The Yoga of Grief

15 Mar


I’m reaching out, across the room with the top half of my body going one way and my butt going the other.  My feet are gripping the floor, and one angled while the other points straight ahead.  I am reaching out, as far as I can to the person across the room, and there is a sharp but soft ache around my left hip bone.  I tilt forward with my arms open wide, desperately trying to touch the floor as my other arm is stretching toward the ceiling trying to touch that too, and the teacher keeps saying, “breathe, breathe.”

So I breathe into it all, and take a breath to think about how I’ll feel after this Yoga class, and what Yoga has brought to my life because in some moments I really wonder why I’m putting myself through all this twisting – though I know the answer.

When I moved to San Francisco in 2008 I was really sad.  Not the boohoo my-boyfriend-has-dumped- me, or I-didn’t-get-the-job-I-wanted kind of sad, but the soul-crushing, I’m-not-sure-if-I-want-to-live anymore kind of sad.  There is a difference, which I didn’t know at the time.  True grief is another land that lucky people don’t visit until they’re older, but it’s a country that almost all of us travel to.

Grief is another state of being.  I’ve found that grief takes people from the Major to the Minor key – the notes are still the same, but their song changes; it becomes more muted; more aching, and it causes others to react to the familiar differently.

For me, it felt like a part of me was numb, untouchable, and it was the part of me that could feel deep happiness.  I would guess that many people who are stuck in the land of grief feel this way and some people never escape.  This new self can become an identity you’re attached to and no matter how you’re being it’s hard to let a self go.

While it may seem like a San Francisco cliché, Yoga is what helped me heal.  It took my body and asked it to twist into shapes that weren’t entirely comfortable.  It asked me to bend forward time and again and touch the ground.  It told me that I could always get down on my knees and be a child just for a moment if I needed to rest.  It even allowed me to practice the final stage of life Shavasana or corpse pose (for that’s part of life too).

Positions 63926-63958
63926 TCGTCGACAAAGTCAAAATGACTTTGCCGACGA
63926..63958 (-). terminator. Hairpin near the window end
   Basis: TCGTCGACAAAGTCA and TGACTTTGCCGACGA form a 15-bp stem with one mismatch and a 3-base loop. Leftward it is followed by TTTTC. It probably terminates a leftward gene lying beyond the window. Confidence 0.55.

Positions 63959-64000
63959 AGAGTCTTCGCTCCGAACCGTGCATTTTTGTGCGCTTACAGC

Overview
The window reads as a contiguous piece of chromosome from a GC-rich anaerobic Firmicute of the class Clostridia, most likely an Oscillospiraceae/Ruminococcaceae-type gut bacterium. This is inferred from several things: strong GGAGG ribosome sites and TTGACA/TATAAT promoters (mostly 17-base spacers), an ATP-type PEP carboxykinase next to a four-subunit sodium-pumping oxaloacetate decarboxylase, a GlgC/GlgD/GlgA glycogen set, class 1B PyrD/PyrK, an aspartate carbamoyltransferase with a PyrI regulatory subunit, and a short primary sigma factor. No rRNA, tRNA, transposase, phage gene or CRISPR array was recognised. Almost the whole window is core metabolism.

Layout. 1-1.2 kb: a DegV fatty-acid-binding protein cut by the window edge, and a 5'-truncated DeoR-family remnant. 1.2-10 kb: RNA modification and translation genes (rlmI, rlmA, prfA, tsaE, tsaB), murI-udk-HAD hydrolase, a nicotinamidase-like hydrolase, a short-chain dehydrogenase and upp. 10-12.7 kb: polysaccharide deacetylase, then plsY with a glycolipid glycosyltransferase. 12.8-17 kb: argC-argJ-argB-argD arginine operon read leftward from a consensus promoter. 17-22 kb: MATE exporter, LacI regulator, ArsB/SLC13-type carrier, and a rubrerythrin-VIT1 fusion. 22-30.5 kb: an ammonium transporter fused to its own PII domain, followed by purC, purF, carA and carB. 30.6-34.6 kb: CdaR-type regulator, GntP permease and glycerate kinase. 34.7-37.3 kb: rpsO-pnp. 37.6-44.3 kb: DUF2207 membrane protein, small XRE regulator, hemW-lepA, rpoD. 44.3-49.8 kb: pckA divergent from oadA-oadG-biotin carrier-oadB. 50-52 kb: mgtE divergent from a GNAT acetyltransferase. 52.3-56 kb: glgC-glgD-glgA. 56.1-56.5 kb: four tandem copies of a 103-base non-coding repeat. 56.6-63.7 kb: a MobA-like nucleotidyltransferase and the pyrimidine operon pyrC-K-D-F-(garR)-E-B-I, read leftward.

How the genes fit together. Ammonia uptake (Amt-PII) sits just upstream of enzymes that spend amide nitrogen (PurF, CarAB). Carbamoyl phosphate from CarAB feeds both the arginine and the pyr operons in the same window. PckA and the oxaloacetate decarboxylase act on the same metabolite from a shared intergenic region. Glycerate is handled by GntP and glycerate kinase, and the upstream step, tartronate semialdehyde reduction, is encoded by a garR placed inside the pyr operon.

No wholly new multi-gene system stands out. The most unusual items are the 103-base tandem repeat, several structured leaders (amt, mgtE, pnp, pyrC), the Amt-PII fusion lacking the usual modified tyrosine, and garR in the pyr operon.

I had tried everything: talking to people, moving cities, screaming, getting a new job, therapy, sobbing and the ever-classic alcohol.  None of these things made me feel any better (yes, sorry friends); none of the latter schooled me in the art of letting go with grace.

That’s why I am ever-thankful for the day I randomly walked into the Yoga studio near my house on the first day of a 40 day Yoga workshop, and on impulse, feeling like maybe this was a sign, I joined.

Everyone grieves differently and we all have to find our own flashlights to help lead us out, but to me Yoga is more than just an effort to stay in shape.

It’s a life-long practice that reminds me each day its possible to get a little bit more open, to reach out a little bit further, to take a shape that you never thought you could and that if needed, you can always get down on your knees with your arms flung out and kiss the floor.


3 Responses to “The Yoga of Grief”

  1. savasana addict March 15, 2012 at 7:57 pm #

    Thanks for your honest post!

    • thepanthalife March 15, 2012 at 10:59 pm #

      Thanks for taking the time to read and share your thoughts

  2. barbara March 15, 2012 at 8:41 pm #

    although it made me sad ,it also made me happy.

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